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Publication numberUS7353453 B1
Publication typeGrant
Application numberUS 10/186,820
Publication dateApr 1, 2008
Filing dateJun 28, 2002
Priority dateJun 28, 2002
Fee statusPaid
Publication number10186820, 186820, US 7353453 B1, US 7353453B1, US-B1-7353453, US7353453 B1, US7353453B1
InventorsAlex J. Simmons
Original AssigneeMicrosoft Corporation
Export CitationBiBTeX, EndNote, RefMan
External Links: USPTO, USPTO Assignment, Espacenet
Method and system for categorizing data objects with designation tools
US 7353453 B1
Abstract
A system and method for categorizing data objects with designation tools. A designation tool is provided for categorizing data in an electronic document. A user may select a designation tool corresponding to a data category with which to categorize data to be inputted into an electronic document. The data category is displayed in association with the data entered with the designation tool. The designation tool may also be used to categorize existing data content in an electronic document. Data that is selected with a designation tool is categorized into the data category associated with that designation tool.
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Claims(21)
1. A designation tool for categorizing data content displayed in electronic ink on a computer screen, the designation tool comprising:
a data category, wherein the data category is selected among a plurality of data categories in response to a user selection of the designation tool based on a selection of a writing tool;
a data object note tag associated with the selected designation tool for displaying a data category label in association with categorized electronic ink, wherein a presentation of the data object note tag is customizable, and wherein the presentation of the note tag includes an ink highlight option, an ink width option, a special action option, and a format option for a checkbox engageable by the user upon the completion of a written task the format option for the checkbox comprising at least one from a set of: a color of the checkbox and a symbol to be associated with the checkbox; and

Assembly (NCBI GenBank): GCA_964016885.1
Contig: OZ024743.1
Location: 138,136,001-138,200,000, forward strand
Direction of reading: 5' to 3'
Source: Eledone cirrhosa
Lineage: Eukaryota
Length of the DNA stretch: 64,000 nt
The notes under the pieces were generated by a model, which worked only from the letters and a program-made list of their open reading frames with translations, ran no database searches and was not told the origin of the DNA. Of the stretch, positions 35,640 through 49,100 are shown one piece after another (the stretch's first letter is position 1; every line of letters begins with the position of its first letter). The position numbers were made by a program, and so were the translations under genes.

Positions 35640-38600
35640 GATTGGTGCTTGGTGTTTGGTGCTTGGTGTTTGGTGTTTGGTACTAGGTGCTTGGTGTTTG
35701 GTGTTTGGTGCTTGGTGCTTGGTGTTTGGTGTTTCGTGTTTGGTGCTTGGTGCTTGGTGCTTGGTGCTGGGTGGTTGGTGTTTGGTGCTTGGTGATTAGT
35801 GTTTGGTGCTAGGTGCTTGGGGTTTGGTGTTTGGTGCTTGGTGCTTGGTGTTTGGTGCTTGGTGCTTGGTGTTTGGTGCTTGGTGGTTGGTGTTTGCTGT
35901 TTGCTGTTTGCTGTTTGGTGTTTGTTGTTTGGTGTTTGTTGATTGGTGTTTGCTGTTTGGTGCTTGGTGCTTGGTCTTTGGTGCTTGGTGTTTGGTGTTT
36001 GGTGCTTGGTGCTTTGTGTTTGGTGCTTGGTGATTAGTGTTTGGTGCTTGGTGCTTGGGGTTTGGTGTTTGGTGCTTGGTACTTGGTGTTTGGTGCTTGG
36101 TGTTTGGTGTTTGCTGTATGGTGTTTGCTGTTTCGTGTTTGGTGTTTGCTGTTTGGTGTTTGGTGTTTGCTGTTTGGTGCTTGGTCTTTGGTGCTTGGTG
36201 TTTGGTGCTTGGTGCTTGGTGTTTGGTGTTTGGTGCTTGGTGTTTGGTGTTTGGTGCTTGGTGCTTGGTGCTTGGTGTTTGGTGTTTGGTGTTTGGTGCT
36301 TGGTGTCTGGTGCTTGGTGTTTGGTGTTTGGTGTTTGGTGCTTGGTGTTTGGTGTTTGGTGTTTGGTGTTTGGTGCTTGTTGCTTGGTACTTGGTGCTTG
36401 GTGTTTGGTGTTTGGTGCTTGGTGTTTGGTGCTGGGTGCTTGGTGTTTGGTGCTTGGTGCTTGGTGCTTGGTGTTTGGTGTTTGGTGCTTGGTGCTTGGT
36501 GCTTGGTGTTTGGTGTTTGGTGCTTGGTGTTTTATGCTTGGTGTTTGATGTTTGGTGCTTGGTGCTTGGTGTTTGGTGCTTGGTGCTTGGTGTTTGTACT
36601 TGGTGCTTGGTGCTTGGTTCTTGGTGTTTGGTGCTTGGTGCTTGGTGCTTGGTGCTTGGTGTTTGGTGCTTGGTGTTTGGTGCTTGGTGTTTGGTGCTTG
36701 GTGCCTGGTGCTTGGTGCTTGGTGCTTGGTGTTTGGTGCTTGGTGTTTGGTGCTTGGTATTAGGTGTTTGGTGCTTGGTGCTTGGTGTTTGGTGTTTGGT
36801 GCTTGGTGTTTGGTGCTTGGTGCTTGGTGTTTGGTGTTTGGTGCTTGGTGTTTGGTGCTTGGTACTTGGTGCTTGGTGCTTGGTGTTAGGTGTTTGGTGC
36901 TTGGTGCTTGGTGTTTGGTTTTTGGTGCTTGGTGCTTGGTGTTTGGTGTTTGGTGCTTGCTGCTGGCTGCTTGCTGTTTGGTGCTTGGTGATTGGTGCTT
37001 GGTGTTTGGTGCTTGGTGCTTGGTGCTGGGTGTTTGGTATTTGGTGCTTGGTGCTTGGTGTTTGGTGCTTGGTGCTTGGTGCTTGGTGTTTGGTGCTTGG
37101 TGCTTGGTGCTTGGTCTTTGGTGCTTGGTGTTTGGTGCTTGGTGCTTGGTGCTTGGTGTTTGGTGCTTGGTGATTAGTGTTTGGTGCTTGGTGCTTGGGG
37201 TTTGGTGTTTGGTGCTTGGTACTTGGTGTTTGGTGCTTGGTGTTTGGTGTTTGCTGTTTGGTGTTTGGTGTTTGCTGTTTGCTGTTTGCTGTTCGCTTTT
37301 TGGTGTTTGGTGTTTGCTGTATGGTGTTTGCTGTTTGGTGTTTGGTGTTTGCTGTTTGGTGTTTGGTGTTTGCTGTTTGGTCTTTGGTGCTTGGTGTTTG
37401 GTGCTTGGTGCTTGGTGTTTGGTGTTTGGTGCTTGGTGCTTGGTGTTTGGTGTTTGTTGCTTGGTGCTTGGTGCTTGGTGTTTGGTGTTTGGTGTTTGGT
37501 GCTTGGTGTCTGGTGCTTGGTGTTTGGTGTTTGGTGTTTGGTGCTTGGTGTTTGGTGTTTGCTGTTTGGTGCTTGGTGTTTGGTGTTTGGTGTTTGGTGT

a selection component for engaging the designation tool to categorize data written in electronic ink.
2. The designation tool of claim 1, wherein the symbol to be associated with the checkbox includes at least one from a set of: a star, an exclamation point, and an arrow.
3. The designation tool of claim 1, wherein the checkbox, when engaged, displays one of: an X and a √ in the checkbox.
4. The designation tool of claim 1, wherein the designation tool is operable to categorize data content inputted while the designation tool is engaged.
5. The designation tool of claim 1, wherein the designation tool is operable to categorize data content selected while the designation tool is engaged.
6. The designation tool of claim 1, wherein the selection component comprises an icon on a graphical user interface corresponding to a data category associated with the designation tool.
7. The designation tool of claim 1, wherein the data category label is at least one of the following: action item, priority item, note summary, personal to do, personal reminder, important information, hot issue, and key takeaway.
8. The designation tool of claim 1, wherein the data category object note tag is displayed at the beginning of a line of an electronic document.
9. The designation tool of claim 1, wherein the data category object note tag is displayed at the beginning of a paragraph of an electronic document.
10. The designation tool of claim 1, wherein the data category object note tag is displayed at the beginning of a page of an electronic document.
11. A method for categorizing data content comprising:
receiving a selection of a designation tool that is associated with a data category;
receiving inputted data content in electronic ink;
categorizing the data content in the data category associated with the designation tool based on a selection of a writing tool; and
rendering identifiable the data category by displaying a data object note tag in association with the data content, the data object note tag identifying the data category, wherein the data object note tag is associated with the selected designation tool, and wherein a presentation of the data object note tag is customizable by a user, the presentation of the note tag including an ink highlight option, an ink width option, a special action option, and a format option for a checkbox engageable by a user upon the completion of a written task the format option for the checkbox comprising at least one from a set of: a color of the checkbox and a symbol to be associated with the checkbox.